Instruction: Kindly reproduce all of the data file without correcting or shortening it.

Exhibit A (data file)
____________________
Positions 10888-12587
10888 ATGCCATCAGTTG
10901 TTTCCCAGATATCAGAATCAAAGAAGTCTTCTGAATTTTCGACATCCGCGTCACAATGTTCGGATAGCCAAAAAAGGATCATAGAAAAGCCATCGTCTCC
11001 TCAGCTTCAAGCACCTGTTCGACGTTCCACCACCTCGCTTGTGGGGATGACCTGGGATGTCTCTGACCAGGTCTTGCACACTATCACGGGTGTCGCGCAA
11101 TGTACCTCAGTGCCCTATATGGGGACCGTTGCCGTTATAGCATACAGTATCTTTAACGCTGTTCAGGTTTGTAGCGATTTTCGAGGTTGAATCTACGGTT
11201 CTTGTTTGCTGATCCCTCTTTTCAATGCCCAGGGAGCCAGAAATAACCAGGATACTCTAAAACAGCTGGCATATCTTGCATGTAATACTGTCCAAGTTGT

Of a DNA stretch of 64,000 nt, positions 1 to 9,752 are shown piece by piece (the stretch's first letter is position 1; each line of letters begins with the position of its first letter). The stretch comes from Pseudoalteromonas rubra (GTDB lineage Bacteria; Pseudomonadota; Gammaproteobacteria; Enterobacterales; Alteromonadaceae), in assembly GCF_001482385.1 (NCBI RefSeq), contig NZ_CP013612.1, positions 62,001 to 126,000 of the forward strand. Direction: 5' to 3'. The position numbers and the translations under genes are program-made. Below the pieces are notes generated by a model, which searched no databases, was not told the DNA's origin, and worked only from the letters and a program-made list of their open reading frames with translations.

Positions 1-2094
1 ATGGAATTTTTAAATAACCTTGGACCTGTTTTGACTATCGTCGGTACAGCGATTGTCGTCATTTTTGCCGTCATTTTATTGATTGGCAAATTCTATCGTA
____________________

Positions 10888-12587
10888 ATGCCATCAGTTG
10901 TTTCCCAGATATCAGAATCAAAGAAGTCTTCTGAATTTTCGACATCCGCGTCACAATGTTCGGATAGCCAAAAAAGGATCATAGAAAAGCCATCGTCTCC
11001 TCAGCTTCAAGCACCTGTTCGACGTTCCACCACCTCGCTTGTGGGGATGACCTGGGATGTCTCTGACCAGGTCTTGCACACTATCACGGGTGTCGCGCAA
11101 TGTACCTCAGTGCCCTATATGGGGACCGTTGCCGTTATAGCATACAGTATCTTTAACGCTGTTCAGGTTTGTAGCGATTTTCGAGGTTGAATCTACGGTT
11201 CTTGTTTGCTGATCCCTCTTTTCAATGCCCAGGGAGCCAGAAATAACCAGGATACTCTAAAACAGCTGGCATATCTTGCATGTAATACTGTCCAAGTTGT

Of a DNA stretch of 64,000 nt, positions 1 to 9,752 are shown piece by piece (the stretch's first letter is position 1; each line of letters begins with the position of its first letter). The stretch comes from Pseudoalteromonas rubra (GTDB lineage Bacteria; Pseudomonadota; Gammaproteobacteria; Enterobacterales; Alteromonadaceae), in assembly GCF_001482385.1 (NCBI RefSeq), contig NZ_CP013612.1, positions 62,001 to 126,000 of the forward strand. Direction: 5' to 3'. The position numbers and the translations under genes are program-made. Below the pieces are notes generated by a model, which searched no databases, was not told the DNA's origin, and worked only from the letters and a program-made list of their open reading frames with translations.

Positions 1-2094
1 ATGGAATTTTTAAATAACCTTGGACCTGTTTTGACTATCGTCGGTACAGCGATTGTCGTCATTTTTGCCGTCATTTTATTGATTGGCAAATTCTATCGTA